WORLD
November 24, 2003 | John Daniszewski, Times Staff Writer
He is angry and unapologetic when it comes to criticizing the occupation of Iraq. But unlike other sworn opponents of the American presence, he has a famous name and family history that give him credibility with millions of poor urban Shiite Muslims who make up the majority in this country. And that is what makes Muqtader Sadr so potentially dangerous to U.S.
WORLD
August 25, 2003 | Tracy Wilkinson and Patrick J. McDonnell, Times Staff Writers
One of Iraq's most prominent Shiite clerics survived an apparent assassination attempt Sunday when a bomb exploded at his home in the holy city of Najaf, killing three guards and wounding 10 other people. An aide to Mohammed Saeed Hakim said the cleric was scratched in the face by debris but that his wounds were not serious. He was evacuated to a safe location, said Hamid Bayati, a spokesman for the Supreme Council for Islamic Revolution in Iraq.
WORLD
February 22, 2004 | Edmund Sanders, Times Staff Writer
The U.S. civil administrator for Iraq suggested Saturday that it could take as long as 15 months for elections to be held, a timetable squarely at odds with that of the nation's leading Shiite Muslim cleric. Coalition Provisional Authority head L. Paul Bremer III, in an interview with an Arab television channel, said Iraq needs to build up the proper infrastructure to support elections. "These technical problems will take time to fix," he told Al Arabiya, based in Dubai, United Arab Emirates.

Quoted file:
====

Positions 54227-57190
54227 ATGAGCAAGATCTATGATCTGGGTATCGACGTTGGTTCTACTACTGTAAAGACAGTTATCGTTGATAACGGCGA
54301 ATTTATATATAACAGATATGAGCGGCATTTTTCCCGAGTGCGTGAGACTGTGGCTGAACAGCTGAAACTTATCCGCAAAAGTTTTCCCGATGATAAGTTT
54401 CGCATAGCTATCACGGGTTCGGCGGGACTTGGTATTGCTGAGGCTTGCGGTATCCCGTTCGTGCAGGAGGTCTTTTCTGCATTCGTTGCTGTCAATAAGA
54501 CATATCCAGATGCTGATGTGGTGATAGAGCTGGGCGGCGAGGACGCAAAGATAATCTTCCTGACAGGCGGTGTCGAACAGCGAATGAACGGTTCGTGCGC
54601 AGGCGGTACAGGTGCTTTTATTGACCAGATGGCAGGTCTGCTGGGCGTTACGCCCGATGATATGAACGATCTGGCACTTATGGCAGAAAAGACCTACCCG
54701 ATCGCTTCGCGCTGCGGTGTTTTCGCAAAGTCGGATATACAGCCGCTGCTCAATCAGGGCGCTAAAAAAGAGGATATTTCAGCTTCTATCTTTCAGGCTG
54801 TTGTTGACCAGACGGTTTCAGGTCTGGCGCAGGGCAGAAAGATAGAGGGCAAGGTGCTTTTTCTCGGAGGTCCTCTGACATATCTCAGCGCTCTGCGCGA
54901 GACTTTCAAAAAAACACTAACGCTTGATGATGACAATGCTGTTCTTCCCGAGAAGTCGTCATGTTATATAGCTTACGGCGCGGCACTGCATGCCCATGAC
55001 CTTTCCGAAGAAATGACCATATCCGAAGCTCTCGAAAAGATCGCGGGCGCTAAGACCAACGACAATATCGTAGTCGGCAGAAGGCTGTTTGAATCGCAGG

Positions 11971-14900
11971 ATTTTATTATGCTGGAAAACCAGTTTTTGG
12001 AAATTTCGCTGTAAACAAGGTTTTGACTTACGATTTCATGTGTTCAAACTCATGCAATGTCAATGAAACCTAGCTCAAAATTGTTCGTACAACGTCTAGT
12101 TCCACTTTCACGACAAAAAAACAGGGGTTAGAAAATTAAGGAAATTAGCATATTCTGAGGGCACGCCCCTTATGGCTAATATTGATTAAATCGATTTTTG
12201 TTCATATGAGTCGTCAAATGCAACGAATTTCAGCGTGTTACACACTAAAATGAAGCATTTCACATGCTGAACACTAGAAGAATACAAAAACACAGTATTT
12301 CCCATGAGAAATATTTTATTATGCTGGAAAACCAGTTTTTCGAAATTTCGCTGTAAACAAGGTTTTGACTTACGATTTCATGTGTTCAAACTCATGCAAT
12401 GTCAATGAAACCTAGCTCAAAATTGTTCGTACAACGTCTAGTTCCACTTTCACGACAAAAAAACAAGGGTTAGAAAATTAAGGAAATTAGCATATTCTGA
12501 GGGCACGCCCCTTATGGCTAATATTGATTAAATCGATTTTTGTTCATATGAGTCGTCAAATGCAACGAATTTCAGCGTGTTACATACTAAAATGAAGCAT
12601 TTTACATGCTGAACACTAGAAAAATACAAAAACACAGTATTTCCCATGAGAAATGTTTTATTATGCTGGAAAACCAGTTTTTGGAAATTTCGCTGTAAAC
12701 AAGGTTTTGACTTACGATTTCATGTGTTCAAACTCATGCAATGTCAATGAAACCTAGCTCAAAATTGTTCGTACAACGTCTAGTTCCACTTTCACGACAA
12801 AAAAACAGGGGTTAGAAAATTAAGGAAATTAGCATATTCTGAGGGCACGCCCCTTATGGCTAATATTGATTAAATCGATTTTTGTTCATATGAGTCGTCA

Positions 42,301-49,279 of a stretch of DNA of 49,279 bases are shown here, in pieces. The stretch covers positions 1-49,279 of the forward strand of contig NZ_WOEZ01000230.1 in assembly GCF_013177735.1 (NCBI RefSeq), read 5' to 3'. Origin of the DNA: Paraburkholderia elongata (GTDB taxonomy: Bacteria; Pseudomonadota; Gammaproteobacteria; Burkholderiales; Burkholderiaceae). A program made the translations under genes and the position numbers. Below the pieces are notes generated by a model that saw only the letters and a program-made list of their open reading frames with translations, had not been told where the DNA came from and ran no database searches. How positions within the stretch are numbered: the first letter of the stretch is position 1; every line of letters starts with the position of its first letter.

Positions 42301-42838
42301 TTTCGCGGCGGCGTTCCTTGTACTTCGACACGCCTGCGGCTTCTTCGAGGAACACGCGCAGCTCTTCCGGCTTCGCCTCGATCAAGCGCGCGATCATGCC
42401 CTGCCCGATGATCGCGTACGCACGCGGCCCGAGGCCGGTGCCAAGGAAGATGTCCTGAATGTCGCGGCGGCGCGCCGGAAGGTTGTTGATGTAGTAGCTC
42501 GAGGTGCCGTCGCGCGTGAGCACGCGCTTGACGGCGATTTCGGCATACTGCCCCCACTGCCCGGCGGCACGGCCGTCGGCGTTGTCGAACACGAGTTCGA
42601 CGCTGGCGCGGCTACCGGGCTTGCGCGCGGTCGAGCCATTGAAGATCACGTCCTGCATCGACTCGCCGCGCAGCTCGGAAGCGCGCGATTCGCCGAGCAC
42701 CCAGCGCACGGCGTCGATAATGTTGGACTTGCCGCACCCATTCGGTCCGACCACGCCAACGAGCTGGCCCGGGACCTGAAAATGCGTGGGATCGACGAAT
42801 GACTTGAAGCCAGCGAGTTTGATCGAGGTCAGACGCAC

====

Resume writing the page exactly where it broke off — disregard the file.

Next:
WORLD
January 21, 2011 | A Times Staff Writer
Anti-American Shiite cleric Muqtada Sadr, who arrived in Iraq this month after spending nearly four years away, has returned to Iran, two aides from his office said Friday on condition of anonymity. Sadr left Iraq Thursday or Friday, the aides said, adding that it was not clear whether his return to Iran was temporary or permanent. In early 2007, Sadr, who had influenced many Shiite Muslims in Iraq to oppose American forces after the 2003 U.S.-led invasion, moved to Iran to focus on his religious studies, with the goal of advancing in Shiite Islam's religious hierarchy.
WORLD
November 25, 2010 | By Ned Parker, Los Angeles Times
Anti-U.S. cleric Muqtada Sadr, whose feared militia was crushed by Iraqi Prime Minister Nouri Maliki two years ago, has leveraged support for his former enemy's government into renewed influence over the country's security forces, governors' offices and even its prisons. In recent months, Maliki's government has freed hundreds of controversial members of the Shiite Muslim cleric's Mahdi Army and handed security positions to veteran commanders of the militia, which was blamed for some of the most disturbing violence in the country's civil war and insurgency against U.S. forces.
WORLD
July 6, 2010 | By Meris Lutz, Special to The Times
Tens of thousands of mourners gathered in Beirut's southern suburbs to honor a leading Shiite Muslim cleric whose death could trigger a battle over his legacy and the ideological direction of Lebanon's largest community. Ayatollah Mohammed Hussein Fadlallah, once a spiritual mentor to the Shiite militant group Hezbollah, was estimated to have a worldwide following in the millions. Despite the midday heat, the streets were packed with supporters who prayed and chanted in unison, some holding pictures of their deceased marja , or source of emulation.
WORLD
July 4, 2010 | From Reuters